What a con
There are some excellent and not-so-good locums around just like partners. Let us not criticise each other. Some locums choose to work in this way. However, increasing numbers are seeing it as a way out of the demands and liabilities of partnership. If NHSE wants to stop the dominoes of collapsing practices, it needs to make joining a practice more attractive.
The process of challenging "dumping" is itself time-consuming. This has been tried by GPs in our area but with no improvement. GPs essentially work to a block-contract with no safeguards to prevent it.
We are told that remote technology "saves" time and money but I have yet to see any evidence for this based upon rigorous trials. Once benefits fail to materialise, many of these schemes are quietly shut down. Anyone remember the ill-fated remote monitoring DES?
"New guidelines will advise CCGs on the commissioning of medicines generally assessed as low priority and will provide support to clinical commissioning groups, prescribers and dispensers."
I can't help fail to notice that CCGs, and therefore GPs, will be the ones to do the dirty work.
Will the drugs be blacklisted (removed from FP10) or will GPs be made to say "no" to patients? I suspect the letter will occur.
Make the profession attractive. No one will want to leave. Simple. I don't see too many doctors from USA, Canada or Australia rushing to work here.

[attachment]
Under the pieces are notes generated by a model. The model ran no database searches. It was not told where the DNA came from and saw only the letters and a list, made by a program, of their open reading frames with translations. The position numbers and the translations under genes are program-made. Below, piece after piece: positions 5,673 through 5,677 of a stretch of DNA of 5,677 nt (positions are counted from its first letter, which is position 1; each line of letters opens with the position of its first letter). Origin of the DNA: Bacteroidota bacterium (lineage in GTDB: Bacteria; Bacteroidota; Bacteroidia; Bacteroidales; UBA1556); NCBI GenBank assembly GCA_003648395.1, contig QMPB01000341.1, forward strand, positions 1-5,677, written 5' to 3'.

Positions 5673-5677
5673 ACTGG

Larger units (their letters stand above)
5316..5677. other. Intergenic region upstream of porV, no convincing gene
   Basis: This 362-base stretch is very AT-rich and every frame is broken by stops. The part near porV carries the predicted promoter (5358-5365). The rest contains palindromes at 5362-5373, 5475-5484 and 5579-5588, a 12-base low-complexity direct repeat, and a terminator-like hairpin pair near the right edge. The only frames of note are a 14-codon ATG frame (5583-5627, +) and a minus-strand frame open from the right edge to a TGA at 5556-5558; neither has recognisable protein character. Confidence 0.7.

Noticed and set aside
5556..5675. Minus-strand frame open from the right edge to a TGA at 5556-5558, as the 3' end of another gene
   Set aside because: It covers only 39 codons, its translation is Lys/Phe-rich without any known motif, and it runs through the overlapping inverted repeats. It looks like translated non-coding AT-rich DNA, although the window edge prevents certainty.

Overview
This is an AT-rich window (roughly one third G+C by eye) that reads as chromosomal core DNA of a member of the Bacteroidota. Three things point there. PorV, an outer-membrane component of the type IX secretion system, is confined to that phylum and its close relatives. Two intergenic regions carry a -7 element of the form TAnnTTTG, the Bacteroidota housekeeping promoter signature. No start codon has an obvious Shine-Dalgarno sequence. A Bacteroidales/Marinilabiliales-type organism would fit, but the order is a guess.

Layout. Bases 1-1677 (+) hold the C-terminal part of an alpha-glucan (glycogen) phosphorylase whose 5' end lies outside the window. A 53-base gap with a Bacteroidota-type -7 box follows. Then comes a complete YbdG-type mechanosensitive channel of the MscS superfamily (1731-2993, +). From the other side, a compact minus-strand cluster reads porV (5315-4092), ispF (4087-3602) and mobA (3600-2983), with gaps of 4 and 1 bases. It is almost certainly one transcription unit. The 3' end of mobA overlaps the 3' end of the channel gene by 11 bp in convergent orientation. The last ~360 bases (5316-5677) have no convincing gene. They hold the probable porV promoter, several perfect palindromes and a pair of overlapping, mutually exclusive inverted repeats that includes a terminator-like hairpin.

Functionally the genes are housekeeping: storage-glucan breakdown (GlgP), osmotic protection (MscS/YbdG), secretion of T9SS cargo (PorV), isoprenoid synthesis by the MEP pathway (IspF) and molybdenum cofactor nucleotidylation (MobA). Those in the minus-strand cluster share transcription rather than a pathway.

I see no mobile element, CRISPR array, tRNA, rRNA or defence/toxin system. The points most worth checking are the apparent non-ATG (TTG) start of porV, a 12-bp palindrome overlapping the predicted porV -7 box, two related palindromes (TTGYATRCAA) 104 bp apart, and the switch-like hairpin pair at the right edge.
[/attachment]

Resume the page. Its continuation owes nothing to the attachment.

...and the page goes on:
Dr Sharma deserves the utmost respect for his remarkable achievement. Sadly, I doubt he will get it from NHSE as they would have been hoping that the practice would collapse and the list could be dispersed, thereby saving the premises cost.
I'm surprised this wasn't a fee that we have to apply to have reimbursed similar to CQC, water and business rates.
In the 1990s, we had evidence-based medicine.
In the 2000s, we had finance-based medicine.
Now we are in the grip of politics-based medicine.
Make the job attractive and there will be no shortage of applicants.
I suspect that this money comes with strings attached and a cumbersome application process. It would be helpful if one of the practices involved could share their experience.
One advantage of this is that practices are not responsible for managing the contract of these staff. This is especially useful in cases of under-performance or lack of productivity/usefulness
"NHS England recognises general practice is under significant strain, it was also receiving investment – particularly in new workforce - and ‘therefore it’s reasonable to expect, on the back of that, improved access’."
What investment in workforce - Paramedics and pharmacists? But Simon Stevens only mentions access to GPs will be published. Access to paramedics and pharmacists has improved but not GPs.
Hubs staffed by non-GP clinicians will not divert demand from practices. Once patients realise that they cannot get what they want i.e medical certificates, referrals, a proper medical opinion etc. they will not re-attend there. After a few years, we will be talking about the hubs in the same way as walk-in-centres. Any demand that is diverted will simply be the minor illness that would normally not take too long anyway. Patients will also be asked to go back to their own GP and "ask for a referral", thereby creating more work.
I won't be practising in 20 years to find out. We may have hand-held MRI scanners but dermatology waits will still be months.